There’s this concept of slow travel – the idea that you should spend an extended amount of time in each place you visit in order to explore it thoroughly and deeply. I understand that slow travel is not for everyone. Sometimes people can only get a few days off of work and want to make use of those days by actually seeing and doing things. However, for those of you that have a bit more time off and have a tendency to rush into a jam-packed itinerary, I ask you this: what if you didn’t plan your vacation? What if you had a few landmarks in mind you really wanted to see and spent the rest of the time actually seeing the city? Is it so bad to just wander, people watch, and enjoy doing nothing?

Some people already travel this way by way of beach vacations and all-inclusive resorts. More power to them. I’ve never really liked beach vacations because I’m from a city with a lot of beaches…and I like to do things. I know that’s a very type A statement. Finding the right balance can be a challenge!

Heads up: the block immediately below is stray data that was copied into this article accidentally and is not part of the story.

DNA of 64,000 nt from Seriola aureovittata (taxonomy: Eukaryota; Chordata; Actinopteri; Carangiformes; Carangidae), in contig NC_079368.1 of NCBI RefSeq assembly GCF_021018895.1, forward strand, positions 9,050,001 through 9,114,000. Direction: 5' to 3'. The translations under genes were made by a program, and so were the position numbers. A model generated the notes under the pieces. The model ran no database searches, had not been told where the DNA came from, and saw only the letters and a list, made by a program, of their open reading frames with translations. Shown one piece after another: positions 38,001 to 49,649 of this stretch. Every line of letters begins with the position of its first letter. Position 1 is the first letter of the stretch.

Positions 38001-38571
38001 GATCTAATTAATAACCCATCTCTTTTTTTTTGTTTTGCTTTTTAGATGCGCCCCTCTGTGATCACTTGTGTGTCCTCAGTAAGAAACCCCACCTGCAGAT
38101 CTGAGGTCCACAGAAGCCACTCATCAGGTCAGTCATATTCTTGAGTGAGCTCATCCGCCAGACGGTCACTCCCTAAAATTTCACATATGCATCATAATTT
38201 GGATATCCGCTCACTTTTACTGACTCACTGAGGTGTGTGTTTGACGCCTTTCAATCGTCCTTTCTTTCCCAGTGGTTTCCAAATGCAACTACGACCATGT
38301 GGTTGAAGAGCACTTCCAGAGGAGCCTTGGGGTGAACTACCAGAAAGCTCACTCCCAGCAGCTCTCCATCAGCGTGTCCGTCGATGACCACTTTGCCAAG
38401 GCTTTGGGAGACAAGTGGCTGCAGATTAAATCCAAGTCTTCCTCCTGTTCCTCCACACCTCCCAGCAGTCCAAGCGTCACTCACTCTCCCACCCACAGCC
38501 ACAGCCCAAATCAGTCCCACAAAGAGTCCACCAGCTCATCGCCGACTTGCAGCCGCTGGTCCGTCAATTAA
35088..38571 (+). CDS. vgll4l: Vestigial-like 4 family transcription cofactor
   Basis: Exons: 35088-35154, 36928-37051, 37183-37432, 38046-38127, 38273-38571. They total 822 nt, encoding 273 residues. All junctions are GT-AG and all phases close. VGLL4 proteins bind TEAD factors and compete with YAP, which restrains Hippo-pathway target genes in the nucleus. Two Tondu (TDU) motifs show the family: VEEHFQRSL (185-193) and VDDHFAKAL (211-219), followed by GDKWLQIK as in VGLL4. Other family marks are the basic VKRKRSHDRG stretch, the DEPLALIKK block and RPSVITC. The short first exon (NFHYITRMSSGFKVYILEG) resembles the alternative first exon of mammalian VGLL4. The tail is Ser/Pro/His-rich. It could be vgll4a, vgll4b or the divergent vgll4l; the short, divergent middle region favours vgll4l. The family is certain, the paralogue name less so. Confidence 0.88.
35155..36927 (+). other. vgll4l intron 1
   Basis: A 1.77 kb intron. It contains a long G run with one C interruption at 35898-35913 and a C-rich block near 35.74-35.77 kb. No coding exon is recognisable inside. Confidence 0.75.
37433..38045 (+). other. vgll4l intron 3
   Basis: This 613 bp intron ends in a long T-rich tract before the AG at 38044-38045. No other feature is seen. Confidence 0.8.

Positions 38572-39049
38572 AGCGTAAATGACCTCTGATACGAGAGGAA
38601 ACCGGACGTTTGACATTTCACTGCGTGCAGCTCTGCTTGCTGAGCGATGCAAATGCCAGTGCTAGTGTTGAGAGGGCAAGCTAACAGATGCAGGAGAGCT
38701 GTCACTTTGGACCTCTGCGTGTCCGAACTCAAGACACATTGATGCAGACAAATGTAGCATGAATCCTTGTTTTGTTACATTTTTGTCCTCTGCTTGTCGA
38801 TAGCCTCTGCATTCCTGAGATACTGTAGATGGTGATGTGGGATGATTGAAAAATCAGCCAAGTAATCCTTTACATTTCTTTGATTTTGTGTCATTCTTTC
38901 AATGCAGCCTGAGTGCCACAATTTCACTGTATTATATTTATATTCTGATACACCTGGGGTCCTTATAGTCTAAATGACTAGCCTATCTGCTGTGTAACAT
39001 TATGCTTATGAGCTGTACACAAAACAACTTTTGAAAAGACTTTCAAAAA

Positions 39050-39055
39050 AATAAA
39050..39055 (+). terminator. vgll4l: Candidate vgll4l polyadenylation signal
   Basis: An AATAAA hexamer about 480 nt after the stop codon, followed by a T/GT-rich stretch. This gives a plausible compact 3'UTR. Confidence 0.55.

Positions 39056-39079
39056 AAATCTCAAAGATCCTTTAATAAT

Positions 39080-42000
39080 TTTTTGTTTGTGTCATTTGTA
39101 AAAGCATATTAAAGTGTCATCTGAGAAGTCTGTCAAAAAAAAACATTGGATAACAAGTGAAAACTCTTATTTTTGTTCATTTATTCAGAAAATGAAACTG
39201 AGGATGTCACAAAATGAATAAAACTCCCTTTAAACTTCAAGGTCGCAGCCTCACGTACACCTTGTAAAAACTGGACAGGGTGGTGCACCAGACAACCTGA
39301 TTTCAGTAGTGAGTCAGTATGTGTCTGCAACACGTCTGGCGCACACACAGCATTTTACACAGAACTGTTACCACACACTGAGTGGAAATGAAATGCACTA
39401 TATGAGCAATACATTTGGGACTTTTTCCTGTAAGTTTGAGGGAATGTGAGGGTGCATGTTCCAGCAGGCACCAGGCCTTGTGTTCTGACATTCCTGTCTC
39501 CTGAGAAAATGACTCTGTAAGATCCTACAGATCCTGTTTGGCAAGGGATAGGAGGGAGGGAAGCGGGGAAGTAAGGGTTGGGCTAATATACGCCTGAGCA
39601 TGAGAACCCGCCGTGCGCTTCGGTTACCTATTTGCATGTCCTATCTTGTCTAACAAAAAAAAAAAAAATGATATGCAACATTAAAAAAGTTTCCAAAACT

Dolce far niente, or the pleasure of doing nothing, can be applied to travel as well. Click to read why it's important to travel slower and deeper! |
Beachside chilling in Puerto Rico

A few months ago, I took a trip to Puerto Rico. Instead of sticking to the tourist itineraries, my mom and I rented a car and drove around the island, stopping at little beach towns along the way. Our vacation was more or less one big road trip. We stopped where we wanted (but booked accommodation ahead) and did what we wanted. We had a few things planned out but ultimately, we weren’t doing much outside of driving and relaxing. Are there certain things we missed out on in Puerto Rico? Absolutely. Does it bother me? Not really. Maybe I’ll revisit one day. Maybe I won’t. But at the end of the day, I’ve realized it’s more important to enjoy my trip than to see every “must-see” thing. As much as I love to wake up and traipse around cities from dawn until dusk, I’ve realized the concept of enjoying a new place can simply be doing nothing. Just people watching. Taking a stroll. Having a coffee at an outdoor café.